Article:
Row over train between Serbia and Kosovo

A railway line running between the Serbian capital Belgrade and Mitrovica in the north of Kosovo was to be reopened for the first time in 18 years on the weekend, but the first train on the route was stopped at the border with Kosovo because it was painted in Serbia's national colours and featured the slogan 'Kosovo is Serbia'. Commentators criticise the incident, blaming it on Serbian propaganda, and feel reminded of darker times.

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Danas (RS) /

Planless propaganda

Although Serbian media influenced by the state are accusing Kosovo of provoking the clash over the train to Mitrovica, the oppositional newspaper Danas sees the Serbian government as responsible:

“Sabre-rattling, demonstrations in Mitrovica and harsh words are the result of a propaganda project called 'Train from Belgrade to Kosovska Mitrovica'. Exaggeration, kitsch and blatant propaganda were hardly the ideal preconditions for a peaceful journey. … This configuration could only lead to one result: conflict. Which is precisely what happened. And the president of Serbia, fired up by patriotic fervour and hoping to score points for the upcoming election campaign, almost declared war. … But he forgot that his irresponsible threat would also lead to confrontation with Nato, which would be disastrous for everyone and probably end in a defeat for Serbia.”

Večernji list (HR) /

Serbia using same provocations as before the war

The Serbian president's recent remarks are reminiscent of those made before the Yugoslav wars, Večernji list warns:

“When the train to Mitrovica came to a halt Serbian Prime Minister Vučić ranted that this was a final warning and request to the Albanians in Kosovo and Metohija [the Serbian name for the western part of Kosovo] not to attack the Serbs [living there] with weapons - that Serbia would not allow this. A provocation similar to that which [Serbia's SKJ leader] Milošević voiced in Kosovo in 1987: 'No one can attack Serbs'. In recent months the statements made by top Serbian politicians increasingly sound like the threats of the 1980s which then ended in a bloody armed conflict. So that too was simply a 'train of provocation'. How else can it be described when it set off for Kosovska Mitrovica with the words 'Kosovo is Serbia' painted in huge letters on it? Milošević used the same slogan to promote his Greater Serbia policy in the 1980s in Yugoslavia.”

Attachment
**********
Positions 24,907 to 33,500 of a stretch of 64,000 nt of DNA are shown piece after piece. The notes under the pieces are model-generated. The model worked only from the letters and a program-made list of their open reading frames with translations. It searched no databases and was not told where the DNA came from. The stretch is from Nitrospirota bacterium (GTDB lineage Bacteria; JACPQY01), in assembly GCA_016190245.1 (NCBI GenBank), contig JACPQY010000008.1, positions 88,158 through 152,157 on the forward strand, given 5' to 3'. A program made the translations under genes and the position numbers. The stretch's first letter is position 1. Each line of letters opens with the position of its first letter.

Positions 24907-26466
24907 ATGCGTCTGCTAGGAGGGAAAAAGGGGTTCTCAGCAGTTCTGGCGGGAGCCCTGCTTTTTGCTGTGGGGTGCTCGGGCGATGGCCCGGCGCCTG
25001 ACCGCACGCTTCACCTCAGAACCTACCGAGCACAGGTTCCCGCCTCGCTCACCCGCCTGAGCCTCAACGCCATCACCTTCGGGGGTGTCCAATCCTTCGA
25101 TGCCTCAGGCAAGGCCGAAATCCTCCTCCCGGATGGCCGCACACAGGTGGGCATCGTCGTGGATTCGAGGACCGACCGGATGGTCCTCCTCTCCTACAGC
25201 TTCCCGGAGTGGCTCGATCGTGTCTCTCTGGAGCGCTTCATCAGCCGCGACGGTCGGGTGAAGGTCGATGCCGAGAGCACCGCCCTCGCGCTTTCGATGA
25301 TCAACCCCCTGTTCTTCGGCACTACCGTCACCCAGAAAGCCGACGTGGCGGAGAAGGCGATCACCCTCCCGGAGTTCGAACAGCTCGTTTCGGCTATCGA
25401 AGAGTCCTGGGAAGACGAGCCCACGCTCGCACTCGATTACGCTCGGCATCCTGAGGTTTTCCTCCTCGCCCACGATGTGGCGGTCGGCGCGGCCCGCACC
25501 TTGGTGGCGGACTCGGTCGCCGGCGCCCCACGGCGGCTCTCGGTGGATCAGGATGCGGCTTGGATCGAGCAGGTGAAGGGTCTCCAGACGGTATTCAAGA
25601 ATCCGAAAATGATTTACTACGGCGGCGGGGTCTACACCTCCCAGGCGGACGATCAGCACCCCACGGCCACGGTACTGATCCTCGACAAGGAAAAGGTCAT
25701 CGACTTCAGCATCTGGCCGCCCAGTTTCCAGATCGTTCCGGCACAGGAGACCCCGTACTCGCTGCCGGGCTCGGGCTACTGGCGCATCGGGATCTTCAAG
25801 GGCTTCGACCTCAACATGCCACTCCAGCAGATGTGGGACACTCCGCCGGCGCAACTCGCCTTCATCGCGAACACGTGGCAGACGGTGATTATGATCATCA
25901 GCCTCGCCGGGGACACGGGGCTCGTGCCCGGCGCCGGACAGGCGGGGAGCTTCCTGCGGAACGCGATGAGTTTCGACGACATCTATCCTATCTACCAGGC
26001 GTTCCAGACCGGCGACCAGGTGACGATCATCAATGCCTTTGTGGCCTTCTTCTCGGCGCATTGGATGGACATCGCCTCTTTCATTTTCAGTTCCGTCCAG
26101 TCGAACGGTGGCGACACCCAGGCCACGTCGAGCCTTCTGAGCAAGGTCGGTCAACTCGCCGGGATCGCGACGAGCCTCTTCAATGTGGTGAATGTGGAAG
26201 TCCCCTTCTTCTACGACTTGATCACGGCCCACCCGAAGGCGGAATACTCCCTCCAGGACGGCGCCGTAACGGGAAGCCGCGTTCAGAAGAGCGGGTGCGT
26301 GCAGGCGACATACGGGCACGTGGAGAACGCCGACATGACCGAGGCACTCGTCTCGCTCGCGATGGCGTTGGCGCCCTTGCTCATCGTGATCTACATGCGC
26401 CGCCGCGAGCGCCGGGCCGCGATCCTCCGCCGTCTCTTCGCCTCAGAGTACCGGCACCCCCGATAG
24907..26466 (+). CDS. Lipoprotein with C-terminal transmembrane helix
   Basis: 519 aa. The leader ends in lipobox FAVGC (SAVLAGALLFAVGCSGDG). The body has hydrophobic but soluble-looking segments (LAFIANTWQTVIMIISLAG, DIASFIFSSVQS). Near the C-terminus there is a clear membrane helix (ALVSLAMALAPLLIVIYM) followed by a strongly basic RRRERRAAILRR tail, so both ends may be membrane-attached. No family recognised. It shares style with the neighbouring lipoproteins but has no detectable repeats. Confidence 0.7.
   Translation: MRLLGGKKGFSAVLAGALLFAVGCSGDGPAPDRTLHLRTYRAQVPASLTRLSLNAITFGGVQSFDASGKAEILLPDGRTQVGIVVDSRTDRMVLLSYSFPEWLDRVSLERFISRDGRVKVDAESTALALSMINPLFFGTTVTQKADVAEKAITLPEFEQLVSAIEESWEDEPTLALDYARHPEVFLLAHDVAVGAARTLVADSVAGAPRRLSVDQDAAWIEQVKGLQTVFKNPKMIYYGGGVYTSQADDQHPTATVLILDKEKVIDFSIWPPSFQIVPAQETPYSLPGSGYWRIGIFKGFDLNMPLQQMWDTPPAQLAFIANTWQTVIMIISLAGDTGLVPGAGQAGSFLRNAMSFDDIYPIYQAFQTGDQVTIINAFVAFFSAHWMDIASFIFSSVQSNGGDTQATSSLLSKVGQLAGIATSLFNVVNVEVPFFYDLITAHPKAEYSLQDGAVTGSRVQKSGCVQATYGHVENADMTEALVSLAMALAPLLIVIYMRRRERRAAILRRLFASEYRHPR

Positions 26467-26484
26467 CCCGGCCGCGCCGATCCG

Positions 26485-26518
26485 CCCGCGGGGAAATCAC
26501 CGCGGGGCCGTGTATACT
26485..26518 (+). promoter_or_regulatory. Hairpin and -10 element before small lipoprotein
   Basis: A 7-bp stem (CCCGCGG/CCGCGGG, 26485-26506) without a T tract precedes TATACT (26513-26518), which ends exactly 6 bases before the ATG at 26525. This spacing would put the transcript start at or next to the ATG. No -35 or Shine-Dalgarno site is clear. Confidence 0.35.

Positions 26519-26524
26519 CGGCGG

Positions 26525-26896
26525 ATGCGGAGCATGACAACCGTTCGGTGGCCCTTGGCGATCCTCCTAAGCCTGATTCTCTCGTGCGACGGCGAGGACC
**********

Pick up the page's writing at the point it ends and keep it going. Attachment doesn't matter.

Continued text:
Delo (SI) /

Peace in the Balkans based on compromise

The incident with the train shows how fragile peace and stability in the Balkans is, writes Delo:

“The belligerent rhetoric between Kosovo and Serbia was just a show. Although this is a frozen conflict it is unlikely to turn into violent confrontation between the two states. But the incident with the train has shown that peace in Europe is the result of a painful compromise. The efforts towards normalising relations between Kosovo and Serbia are based not least on the promise that the two conflicting sides will become members of the family of European nations. … It is also a fact that Serbia will continue to try to bring Kosovo back within its own borders despite the latter's proclaimed independence, despite the presence of the Nato peace missions and the EU and despite the billions in cash injections.”